Music throughout "Sword" and "Shield" is top-notch. As you move through different regions, you'll hear new songs, such as bagpipe-style music played as you move further north in Galar, the game's Scotland analogue.

Even pokemon in 'Sword' and 'Shield' are styled after turn-of-the-century England. (Image: Nintendo)

Traveling through Galar's cities and towns feels very much like playing previous "Pokemon" games. Of course, they feel far larger and look much more complete. The games, however, truly open up when you move into the Galar region's wild areas.

These areas are massive open-world sections that allow you to freely explore and capture pokemon at will. These areas offer a huge variety of pokemon packed into banks of grass, lakes, near rundown buildings, and more. There's something freeing about being able to find pokemon in such open areas without being bound by tight walking paths. It's a much needed improvement to the franchise, and gives a good idea of where its future is headed.

Pokemon go big

At the heart of "Pokemon Sword" and "Pokemon Shield" are, obviously, pokemon battles. If you've been playing "Pokemon" games for the past few generations, you'll recognize the various attack animations for moves like "bite," "tackle," etc. The biggest change comes in the form of a new battle style called Dynamaxing.

Dynamaxing allows you to super-size your pokemon to the size of buildings and perform moves that generate massive explosions, grow mushrooms the size of trees, and flood the battle arena with water.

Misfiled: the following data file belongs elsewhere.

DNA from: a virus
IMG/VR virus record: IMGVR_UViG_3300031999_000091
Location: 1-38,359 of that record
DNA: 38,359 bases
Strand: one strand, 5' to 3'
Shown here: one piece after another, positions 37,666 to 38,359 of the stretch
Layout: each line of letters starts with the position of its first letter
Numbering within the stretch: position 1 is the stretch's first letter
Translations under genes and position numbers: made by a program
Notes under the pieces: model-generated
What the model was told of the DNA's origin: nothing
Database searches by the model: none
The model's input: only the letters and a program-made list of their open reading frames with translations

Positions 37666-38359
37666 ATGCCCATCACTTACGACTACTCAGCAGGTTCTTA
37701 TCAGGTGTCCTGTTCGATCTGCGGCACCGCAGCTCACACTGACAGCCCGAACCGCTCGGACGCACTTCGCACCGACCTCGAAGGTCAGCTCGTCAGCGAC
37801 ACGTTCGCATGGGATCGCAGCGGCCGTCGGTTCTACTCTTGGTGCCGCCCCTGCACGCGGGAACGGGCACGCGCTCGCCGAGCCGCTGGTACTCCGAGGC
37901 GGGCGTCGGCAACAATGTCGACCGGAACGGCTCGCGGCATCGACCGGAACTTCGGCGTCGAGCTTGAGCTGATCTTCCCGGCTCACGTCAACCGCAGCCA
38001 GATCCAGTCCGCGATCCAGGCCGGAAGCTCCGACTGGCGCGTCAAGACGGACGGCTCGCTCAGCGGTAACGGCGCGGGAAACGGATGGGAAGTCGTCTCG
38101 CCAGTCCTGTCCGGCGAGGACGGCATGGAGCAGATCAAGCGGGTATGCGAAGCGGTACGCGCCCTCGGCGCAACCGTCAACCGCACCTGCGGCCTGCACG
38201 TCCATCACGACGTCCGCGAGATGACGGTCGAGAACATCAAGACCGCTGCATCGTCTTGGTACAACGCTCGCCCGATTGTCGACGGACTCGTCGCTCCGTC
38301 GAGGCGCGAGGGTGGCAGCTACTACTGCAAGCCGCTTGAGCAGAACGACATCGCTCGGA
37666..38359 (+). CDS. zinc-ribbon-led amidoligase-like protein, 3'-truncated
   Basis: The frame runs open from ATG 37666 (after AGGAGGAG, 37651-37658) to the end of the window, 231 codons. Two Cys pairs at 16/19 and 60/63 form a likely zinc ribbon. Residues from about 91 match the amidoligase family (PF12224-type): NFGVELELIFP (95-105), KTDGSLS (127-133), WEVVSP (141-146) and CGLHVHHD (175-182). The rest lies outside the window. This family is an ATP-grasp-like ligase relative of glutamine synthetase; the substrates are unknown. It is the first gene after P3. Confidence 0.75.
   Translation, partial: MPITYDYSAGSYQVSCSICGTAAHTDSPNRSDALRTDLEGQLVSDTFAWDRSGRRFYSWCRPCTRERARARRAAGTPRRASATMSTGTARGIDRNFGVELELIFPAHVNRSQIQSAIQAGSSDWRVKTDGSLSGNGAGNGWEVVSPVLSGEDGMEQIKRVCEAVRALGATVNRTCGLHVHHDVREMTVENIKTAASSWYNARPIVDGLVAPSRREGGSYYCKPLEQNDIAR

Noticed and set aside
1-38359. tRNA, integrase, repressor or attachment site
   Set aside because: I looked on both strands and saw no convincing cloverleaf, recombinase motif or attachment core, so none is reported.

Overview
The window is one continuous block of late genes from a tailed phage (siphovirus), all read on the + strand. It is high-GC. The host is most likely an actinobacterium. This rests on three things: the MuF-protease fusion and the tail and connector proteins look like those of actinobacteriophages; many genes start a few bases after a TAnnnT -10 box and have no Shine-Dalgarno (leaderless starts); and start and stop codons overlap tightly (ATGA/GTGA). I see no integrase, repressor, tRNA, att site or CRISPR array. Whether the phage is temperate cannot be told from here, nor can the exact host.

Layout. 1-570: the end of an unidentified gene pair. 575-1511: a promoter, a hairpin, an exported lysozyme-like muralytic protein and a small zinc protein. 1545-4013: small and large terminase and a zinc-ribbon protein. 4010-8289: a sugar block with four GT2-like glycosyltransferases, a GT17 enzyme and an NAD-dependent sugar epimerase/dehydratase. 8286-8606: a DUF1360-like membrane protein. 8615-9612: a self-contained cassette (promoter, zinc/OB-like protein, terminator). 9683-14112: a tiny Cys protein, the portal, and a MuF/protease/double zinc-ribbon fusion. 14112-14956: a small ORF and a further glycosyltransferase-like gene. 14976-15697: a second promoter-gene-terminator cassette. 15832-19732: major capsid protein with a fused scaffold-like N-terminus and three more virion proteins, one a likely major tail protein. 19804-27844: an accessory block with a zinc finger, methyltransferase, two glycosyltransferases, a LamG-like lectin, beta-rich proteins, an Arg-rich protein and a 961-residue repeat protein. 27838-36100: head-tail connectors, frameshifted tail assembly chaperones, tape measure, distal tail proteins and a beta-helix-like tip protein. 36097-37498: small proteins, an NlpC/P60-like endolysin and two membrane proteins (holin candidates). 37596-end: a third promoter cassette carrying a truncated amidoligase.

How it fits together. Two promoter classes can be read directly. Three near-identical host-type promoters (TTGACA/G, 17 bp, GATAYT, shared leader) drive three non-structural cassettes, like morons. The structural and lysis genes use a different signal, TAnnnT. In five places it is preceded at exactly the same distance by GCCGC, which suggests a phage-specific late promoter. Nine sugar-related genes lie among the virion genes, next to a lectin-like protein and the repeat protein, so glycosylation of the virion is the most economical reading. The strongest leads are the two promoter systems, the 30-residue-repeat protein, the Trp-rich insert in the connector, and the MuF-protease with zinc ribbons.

You'll largely Dynamax your pokemon during gym battles and when coming upon pokemon dens in the Galar region's wild areas. It adds a new, interesting dimension to battles, similar to mega-evolutions in prior titles. Dynamaxing, however, only lasts three turns, and then your pokemon returns to its normal size — so you'll need to use the move strategically.

'Pokemon Sword,' and 'Pokemon Shield,' feature large open-world areas where you can battle and catch pokemon. (Image: Nintendo)

Fighting it out against pokemon gym leaders in "Sword" and "Shield," meanwhile, is a far more exciting experience than in previous games. Rather than small dojo-style gyms, you'll battle in soccer stadium-sized buildings complete with puzzles.

Enormous crowds pack each of the pokemon gyms, cheering and chanting as your battles drag on. And while it seems like a small touch, it truly makes each gym fight feel like a real sporting event, which goes a long way in helping to build out the world of the Galar region.

Should you get it?

I've wanted to be able to play a full-fledged "Pokemon" title on my television since I was in middle school, and "Sword" and "Shield" have finally delivered on that. Being able to play wherever I want with the Switch makes it all the better.

There are some graphics issues that I wish Game Freak worked out, but there are so many improvements and additions to "Sword" and "Shield" that anyone who considers themselves a "Pokemon" fan now or did in the past should dive in and start catching them all.

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Got a tip? Email Daniel Howley at dhowley@yahoofinance.com, and follow him on Twitter at @DanielHowley.